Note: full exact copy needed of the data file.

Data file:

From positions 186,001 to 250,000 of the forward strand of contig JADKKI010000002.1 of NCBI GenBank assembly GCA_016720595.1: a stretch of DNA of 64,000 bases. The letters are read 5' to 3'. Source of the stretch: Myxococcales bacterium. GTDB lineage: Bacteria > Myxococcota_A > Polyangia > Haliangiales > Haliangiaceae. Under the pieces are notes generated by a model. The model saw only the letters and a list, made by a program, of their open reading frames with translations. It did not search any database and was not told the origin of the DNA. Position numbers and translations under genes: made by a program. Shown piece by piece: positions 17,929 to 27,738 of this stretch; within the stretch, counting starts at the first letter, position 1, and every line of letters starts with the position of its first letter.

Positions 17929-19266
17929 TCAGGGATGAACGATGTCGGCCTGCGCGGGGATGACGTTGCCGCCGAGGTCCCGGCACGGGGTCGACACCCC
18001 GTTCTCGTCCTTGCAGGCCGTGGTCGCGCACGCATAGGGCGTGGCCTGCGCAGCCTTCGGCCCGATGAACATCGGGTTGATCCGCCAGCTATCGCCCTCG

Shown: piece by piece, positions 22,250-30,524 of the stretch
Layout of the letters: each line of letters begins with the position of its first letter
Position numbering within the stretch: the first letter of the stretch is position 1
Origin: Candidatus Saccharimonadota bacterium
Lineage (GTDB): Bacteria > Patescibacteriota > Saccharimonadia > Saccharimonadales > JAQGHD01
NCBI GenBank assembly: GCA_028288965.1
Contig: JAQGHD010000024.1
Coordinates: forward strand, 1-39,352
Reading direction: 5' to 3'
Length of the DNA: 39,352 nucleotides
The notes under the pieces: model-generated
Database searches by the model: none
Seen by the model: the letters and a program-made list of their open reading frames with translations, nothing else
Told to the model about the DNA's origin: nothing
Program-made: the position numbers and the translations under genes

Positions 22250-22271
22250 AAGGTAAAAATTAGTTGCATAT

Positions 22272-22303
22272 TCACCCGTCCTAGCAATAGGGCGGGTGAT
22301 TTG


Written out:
From positions 186,001 to 250,000 of the forward strand of contig JADKKI010000002.1 of NCBI GenBank assembly GCA_016720595.1: a stretch of DNA of 64,000 bases. The letters are read 5' to 3'. Source of the stretch: Myxococcales bacterium. GTDB lineage: Bacteria > Myxococcota_A > Polyangia > Haliangiales > Haliangiaceae. Under the pieces are notes generated by a model. The model saw only the letters and a list, made by a program, of their open reading frames with translations. It did not search any database and was not told the origin of the DNA. Position numbers and translations under genes: made by a program. Shown piece by piece: positions 17,929 to 27,738 of this stretch; within the stretch, counting starts at the first letter, position 1, and every line of letters starts with the position of its first letter.

Positions 17929-19266
17929 TCAGGGATGAACGATGTCGGCCTGCGCGGGGATGACGTTGCCGCCGAGGTCCCGGCACGGGGTCGACACCCC
18001 GTTCTCGTCCTTGCAGGCCGTGGTCGCGCACGCATAGGGCGTGGCCTGCGCAGCCTTCGGCCCGATGAACATCGGGTTGATCCGCCAGCTATCGCCCTCG

Shown: piece by piece, positions 22,250-30,524 of the stretch
Layout of the letters: each line of letters begins with the position of its first letter
Position numbering within the stretch: the first letter of the stretch is position 1
Origin: Candidatus Saccharimonadota bacterium
Lineage (GTDB): Bacteria > Patescibacteriota > Saccharimonadia > Saccharimonadales > JAQGHD01
NCBI GenBank assembly: GCA_028288965.1
Contig: JAQGHD010000024.1
Coordinates: forward strand, 1-39,352
Reading direction: 5' to 3'
Length of the DNA: 39,352 nucleotides
The notes under the pieces: model-generated
Database searches by the model: none
Seen by the model: the letters and a program-made list of their open reading frames with translations, nothing else
Told to the model about the DNA's origin: nothing
Program-made: the position numbers and the translations under genes

Positions 22250-22271
22250 AAGGTAAAAATTAGTTGCATAT

Positions 22272-22303
22272 TCACCCGTCCTAGCAATAGGGCGGGTGAT
22301 TTG